West Physical Therapy’s guidelines for backpack safety
KANE COUNTY—With the start of the new school year, West Physical Therapy would like to remind parents of safety needs for their child when carrying a backpack to school.
According to the Consumer Product Safety Commission, more than 24,000 people were treated in U. S. hospitals and doctors’ offices for backpack-related injuries in 2012, and more than 9,500 of those patients were aged 5 to 18.
Backpacks are a popular and practical way carry school supplies and books. They are designed to distribute the weight of the load among the body’s strongest muscles. When they are too heavy or worn incorrectly, backpacks can cause problems. Improperly used, backpacks may injure muscles and joints, which can lead to severe back, neck, and shoulder pain, as well as postural problems.
When choosing a backpack, look for one that is lightweight and an appropriate size for your student. Make sure it has 2-inch-wide, padded shoulder straps, and a waist strap. Another option would be to choose a rolling backpack.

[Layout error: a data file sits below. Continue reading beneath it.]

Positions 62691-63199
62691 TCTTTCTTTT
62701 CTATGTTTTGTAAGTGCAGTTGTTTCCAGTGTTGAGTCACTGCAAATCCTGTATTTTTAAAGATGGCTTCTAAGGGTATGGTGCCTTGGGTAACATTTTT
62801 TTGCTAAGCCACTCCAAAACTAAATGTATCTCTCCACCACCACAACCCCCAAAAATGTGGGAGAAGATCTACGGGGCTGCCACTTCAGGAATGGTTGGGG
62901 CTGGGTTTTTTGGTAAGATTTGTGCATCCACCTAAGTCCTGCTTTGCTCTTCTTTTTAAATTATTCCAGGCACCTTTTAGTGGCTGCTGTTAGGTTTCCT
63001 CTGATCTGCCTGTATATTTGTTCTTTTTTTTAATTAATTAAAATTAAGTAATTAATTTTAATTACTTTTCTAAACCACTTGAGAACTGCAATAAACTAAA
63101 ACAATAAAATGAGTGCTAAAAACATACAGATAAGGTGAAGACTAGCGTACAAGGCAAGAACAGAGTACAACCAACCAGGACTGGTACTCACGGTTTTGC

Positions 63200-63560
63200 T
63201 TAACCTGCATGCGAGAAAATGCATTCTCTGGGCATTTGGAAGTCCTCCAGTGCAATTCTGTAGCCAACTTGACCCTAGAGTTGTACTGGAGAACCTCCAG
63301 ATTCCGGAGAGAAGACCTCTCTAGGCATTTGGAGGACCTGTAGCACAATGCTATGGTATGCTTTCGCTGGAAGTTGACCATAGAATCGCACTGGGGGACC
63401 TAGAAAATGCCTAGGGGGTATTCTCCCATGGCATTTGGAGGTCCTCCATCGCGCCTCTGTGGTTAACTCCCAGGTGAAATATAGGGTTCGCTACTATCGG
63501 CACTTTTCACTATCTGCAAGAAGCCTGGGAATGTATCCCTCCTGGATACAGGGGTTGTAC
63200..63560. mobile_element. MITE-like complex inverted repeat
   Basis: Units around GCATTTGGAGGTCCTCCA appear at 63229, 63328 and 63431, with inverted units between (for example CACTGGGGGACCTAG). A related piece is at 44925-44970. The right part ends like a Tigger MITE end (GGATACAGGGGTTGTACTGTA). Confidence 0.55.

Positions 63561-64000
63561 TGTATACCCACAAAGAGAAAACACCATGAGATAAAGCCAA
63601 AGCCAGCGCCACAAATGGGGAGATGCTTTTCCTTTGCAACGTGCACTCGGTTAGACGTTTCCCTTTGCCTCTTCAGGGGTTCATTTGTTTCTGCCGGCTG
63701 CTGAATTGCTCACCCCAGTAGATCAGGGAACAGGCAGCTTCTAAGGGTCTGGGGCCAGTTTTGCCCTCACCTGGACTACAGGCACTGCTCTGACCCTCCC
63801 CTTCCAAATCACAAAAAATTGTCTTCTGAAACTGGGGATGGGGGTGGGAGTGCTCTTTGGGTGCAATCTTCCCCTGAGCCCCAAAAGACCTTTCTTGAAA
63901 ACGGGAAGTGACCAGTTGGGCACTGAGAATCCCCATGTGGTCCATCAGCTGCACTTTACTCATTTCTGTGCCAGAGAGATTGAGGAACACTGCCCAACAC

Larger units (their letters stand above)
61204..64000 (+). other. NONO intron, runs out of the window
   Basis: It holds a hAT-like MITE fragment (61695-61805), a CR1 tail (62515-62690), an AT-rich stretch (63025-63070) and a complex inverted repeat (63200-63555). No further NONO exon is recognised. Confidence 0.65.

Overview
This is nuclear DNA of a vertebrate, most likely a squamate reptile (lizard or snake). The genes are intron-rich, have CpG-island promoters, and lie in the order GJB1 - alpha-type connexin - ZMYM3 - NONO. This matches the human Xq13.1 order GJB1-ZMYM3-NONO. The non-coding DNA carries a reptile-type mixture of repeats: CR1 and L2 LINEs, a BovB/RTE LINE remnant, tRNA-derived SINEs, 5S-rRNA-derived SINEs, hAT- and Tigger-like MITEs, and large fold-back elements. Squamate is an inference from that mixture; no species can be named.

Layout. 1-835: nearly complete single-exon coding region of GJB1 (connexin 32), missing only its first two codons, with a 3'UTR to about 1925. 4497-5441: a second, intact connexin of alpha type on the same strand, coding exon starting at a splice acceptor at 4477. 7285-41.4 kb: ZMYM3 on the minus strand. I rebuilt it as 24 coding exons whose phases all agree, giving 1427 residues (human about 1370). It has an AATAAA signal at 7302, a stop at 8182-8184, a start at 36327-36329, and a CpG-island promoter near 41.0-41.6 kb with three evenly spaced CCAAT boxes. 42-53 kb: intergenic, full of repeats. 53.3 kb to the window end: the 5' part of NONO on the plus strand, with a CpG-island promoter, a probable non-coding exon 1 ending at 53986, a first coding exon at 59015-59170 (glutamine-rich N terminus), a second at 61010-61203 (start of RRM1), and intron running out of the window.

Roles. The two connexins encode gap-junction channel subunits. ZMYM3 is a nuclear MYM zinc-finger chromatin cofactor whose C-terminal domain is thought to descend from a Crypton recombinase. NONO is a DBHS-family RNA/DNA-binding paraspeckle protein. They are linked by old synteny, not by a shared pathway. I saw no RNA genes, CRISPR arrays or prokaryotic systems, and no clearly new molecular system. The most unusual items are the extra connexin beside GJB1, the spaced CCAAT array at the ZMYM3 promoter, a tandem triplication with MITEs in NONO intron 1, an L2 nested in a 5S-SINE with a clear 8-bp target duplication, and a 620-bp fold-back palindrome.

To properly carry the backpack, tighten the straps to comfortably fit the student. Always pack lightly. Carry only the books and supplies that you will need. Ideally, the backpack should not weigh more than 15 percent of the child’s body weight. Heavier items should be packed first, close to the body. If the child needs to lean forward to carry the pack, it is too heavy. Remember to lift the backpack properly. Never lift and swing the backpack while twisting at the same time.